Judge not the competition

I remember having small competitions when I was in school: small spelling bees, after school sports competitions, a “field day” competition once a year. Overall when I think back on my days in primary and middle school there was a fair amount of competition present inherently in the school system. I thought I had experienced a pretty big dose of competition; that was until I came to Thailand.

Lately all the schools around the country have been preparing for competitions, in a wide range of subjects. They range from English, Chinese, and Thai story telling, English and Thai singing, traditional Thai dancing, drawing, making Thai flower arrangements and even competing in who has the best Thai manners. Students have been preparing for these competitions for about the last month, which has meant that for the last month about 50% of my various classes have been absent half the time. The students who have been “chosen” to participate in these competitions are excused from learning other subjects to prepare for the competition. This has made it very difficult to teach


About 2 weeks ago was the preliminary round for the competition. School was completely closed to all students for two days due to the competitions. After this, most students continued to miss class as they prepared for the provincial competition, which took place this weekend. School was only closed one day this time, since the competitions took place Friday – Sunday. I went each day, and though I felt like this challenged my patience more than almost anything I’ve experienced so far in Thailand, I came away learning a lot. Watching these competitions made me more aware of what the educational system values. There is a huge push for English and Chinese language improvement. Even though I find myself criticizing the rote memorization or the fact that a select amount of students are allowed to miss many classes and school is occasionally closed to all the students so a few can compete, it shows how much the system is pushing language learning.

Probably the most interesting thing to notice observing these competitions was how much these competitions seem to try to preserve Thai culture and customs. Students learn to make arrangements out of jasmine flowers and banana leaves like the ones commonly given to monks and used for various festivals, they celebrate traditional Thai dances and songs, and pass along traditions like the “wai.” For one particular competition, which I had to have explained to me in detail because I had no idea how a competition could possibly be made out of this, students were expected to “wai” (or bow) the proper way, with their fingers together and hands at a certain place on their face depending on the age and occupation of the person they were greeting. They had to wai the image of the Thai King and Queen properly, and then replicate how they would “wai” at a funeral, wedding, and other social occasions. Girls are expected to have their elbows in front of their knees when they bow while boys have their elbows beside their knees. There are so many intricacies to the culture. After watching a group of girls perform traditional Thai dance and listening to the criticism they got in front of the audience afterwards, I was surprised to find out that they lost points because one of the girls did not have her hair twisted up properly. All I had been paying attention to was the dancing! It seems there is a proper way to do everything here.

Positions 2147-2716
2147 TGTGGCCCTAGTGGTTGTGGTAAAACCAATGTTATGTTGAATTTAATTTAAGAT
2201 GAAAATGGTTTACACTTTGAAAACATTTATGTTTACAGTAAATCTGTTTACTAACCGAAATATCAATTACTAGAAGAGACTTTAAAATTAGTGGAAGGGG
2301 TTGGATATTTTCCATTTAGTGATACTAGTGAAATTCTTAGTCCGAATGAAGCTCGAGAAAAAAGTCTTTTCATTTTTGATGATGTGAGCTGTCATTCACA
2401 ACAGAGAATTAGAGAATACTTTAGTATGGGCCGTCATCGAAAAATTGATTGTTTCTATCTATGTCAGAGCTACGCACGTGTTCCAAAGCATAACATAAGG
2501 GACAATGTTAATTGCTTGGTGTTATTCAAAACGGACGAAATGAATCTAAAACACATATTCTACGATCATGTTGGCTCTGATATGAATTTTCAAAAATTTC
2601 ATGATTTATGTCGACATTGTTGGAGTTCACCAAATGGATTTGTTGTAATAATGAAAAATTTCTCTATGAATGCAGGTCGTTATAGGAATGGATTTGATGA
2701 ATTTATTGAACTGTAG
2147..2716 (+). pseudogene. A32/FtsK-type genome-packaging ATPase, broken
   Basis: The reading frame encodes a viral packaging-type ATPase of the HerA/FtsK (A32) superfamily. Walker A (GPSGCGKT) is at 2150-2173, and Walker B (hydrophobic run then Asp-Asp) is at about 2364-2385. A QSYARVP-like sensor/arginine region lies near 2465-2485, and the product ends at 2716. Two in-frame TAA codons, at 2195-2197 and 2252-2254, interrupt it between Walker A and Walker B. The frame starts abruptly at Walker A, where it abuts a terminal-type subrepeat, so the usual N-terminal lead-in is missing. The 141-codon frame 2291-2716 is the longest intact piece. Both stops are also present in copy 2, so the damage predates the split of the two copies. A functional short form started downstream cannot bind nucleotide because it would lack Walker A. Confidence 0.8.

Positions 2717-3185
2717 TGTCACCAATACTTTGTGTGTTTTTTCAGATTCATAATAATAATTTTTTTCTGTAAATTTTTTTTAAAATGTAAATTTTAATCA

Sitting watching 3 days of these competitions was difficult, and not only because I had to listen to 10 year olds sing songs completely out of tune about “pretty boys that they love so much,” while knowing full well they probably cannot even tell me how old they are, with background music blasting so loud I could feel the vibrations through my body. What made it most difficult was the realization that I sat there the whole time judging what was happening around me and thinking about what could be done better. There can always be improvement, but there are probably a lot of things going well at the same time. It is easy to dwell on the negative. In the end, I think it is beautiful that even while there is so much pressure to modernize, Thailand remains proud of and values their own culture and traditions. (I will still have plenty of time to test this new found patience since the regional round of competitions is in 2 more months, and finally the national round next year.)

 

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